The perception of home cooking is that it’s maybe a bit boring, which I don’t buy. Obviously it can be. But mastering a few fundamental principles (generally speaking, low heat for eggs, high heat for most other things; it’s done before you think it is; it’s never as hard as you think it’s going to be; when you’re sautéing, don’t play with the food—it’ll let you know when it’s time to flip it, etc. etc.) keeps it from being dull. I have a lot of cookbooks, and I use them. I’ve got some fundamentals down and my timing isn’t as bad as it used to be. I have Thomas Keller’s The French Laundry Cookbook, Bouchon, and Ad Hoc At Home and I’ve made things successfully from all three. And I’m not a genius.

Still, that tasting menu at Per Se is 12 dishes long. I couldn’t ever do it at home. No space, no access to those ingredients, not enough time. But, also, I can’t make dumplings at home that are going to taste like they do from that place in Chinatown. I know I’ll be eating those dumplings again long before I could ever think of going to Per Se. Even if I could bring myself to go. The conflicts are never resolved.

Tuesday, March 8, 2011

Face First, Straight into My Own Limitations--PT. 1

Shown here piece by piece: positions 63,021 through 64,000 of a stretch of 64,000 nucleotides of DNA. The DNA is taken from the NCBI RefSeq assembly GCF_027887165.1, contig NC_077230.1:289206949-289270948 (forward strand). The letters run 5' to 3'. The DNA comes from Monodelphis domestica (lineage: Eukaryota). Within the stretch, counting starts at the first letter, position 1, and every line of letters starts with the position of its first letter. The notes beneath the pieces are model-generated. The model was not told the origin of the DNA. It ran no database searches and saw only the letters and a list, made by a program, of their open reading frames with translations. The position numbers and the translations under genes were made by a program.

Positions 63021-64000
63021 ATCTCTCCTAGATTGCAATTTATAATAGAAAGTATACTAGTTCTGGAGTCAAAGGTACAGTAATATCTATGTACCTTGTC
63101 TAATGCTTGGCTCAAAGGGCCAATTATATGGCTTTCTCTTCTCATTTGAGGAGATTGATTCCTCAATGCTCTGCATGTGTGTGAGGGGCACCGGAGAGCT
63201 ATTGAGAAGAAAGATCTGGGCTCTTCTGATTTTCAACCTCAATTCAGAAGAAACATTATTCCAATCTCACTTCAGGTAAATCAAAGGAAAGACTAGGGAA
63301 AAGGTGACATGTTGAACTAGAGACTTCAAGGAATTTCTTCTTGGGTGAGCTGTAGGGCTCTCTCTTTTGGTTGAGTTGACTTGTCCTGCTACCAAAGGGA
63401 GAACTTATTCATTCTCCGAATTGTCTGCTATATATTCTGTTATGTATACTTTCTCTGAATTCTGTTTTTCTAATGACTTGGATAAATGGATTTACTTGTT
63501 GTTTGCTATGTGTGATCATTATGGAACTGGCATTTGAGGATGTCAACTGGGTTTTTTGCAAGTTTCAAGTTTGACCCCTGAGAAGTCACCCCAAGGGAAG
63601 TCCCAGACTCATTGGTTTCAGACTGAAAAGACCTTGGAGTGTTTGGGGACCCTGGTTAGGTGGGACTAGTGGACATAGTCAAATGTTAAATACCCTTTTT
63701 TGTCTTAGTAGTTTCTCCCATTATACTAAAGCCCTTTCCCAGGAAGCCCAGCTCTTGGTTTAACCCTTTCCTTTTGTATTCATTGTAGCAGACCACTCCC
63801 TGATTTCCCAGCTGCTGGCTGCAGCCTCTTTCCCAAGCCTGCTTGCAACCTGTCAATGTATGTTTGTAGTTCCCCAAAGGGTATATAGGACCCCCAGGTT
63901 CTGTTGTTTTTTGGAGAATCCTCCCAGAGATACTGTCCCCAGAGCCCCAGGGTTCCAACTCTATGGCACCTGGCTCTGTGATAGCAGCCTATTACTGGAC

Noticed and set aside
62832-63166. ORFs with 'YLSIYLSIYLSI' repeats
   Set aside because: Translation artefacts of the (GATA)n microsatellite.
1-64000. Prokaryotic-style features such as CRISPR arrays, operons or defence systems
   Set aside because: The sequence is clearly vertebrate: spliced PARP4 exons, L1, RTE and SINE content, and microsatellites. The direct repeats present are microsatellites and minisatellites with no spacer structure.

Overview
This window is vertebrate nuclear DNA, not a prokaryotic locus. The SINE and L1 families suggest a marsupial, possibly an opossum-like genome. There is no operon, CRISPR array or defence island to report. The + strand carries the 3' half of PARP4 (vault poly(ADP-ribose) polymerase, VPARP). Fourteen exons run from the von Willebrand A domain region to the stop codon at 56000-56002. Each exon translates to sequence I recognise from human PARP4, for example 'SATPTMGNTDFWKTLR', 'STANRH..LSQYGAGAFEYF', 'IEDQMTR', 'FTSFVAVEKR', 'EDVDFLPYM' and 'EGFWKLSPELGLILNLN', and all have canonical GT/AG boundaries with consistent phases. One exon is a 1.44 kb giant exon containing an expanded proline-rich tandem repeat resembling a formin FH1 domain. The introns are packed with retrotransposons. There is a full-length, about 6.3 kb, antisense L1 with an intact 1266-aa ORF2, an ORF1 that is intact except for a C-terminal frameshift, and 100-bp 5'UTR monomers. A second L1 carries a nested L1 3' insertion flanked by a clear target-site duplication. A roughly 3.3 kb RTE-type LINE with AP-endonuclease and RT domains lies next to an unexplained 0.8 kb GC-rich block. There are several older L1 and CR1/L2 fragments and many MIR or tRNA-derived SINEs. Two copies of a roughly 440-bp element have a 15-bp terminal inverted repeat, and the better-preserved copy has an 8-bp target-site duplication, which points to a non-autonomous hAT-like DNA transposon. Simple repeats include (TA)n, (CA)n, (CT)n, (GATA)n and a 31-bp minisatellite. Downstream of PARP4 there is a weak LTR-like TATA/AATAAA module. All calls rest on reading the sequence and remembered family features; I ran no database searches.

Despite all the glamour and romance of its flash and adrenaline and motion, I knew all along that my career would never unfold in a restaurant kitchen. This set me apart from my peers at the Culinary Institute of America, most of whom took it as a given that their path would lead straight to the line and go from there. It wasn’t that I was immune to the glamour and romance. During those moments in class when everything was in full swing, I really dug the camaraderie of cooking as part of a team. I dug the physical push of it all. I liked the sweat. I liked the heat. I liked the heft of a sauté pan in the hand. The levels of testosterone in my blood seemed to double when I was cooking against a deadline. I could understand that Anthony Bourdain’s Kitchen Confidential was really a grease-streaked “Ode to Joy” and not just a nicely lurid expose.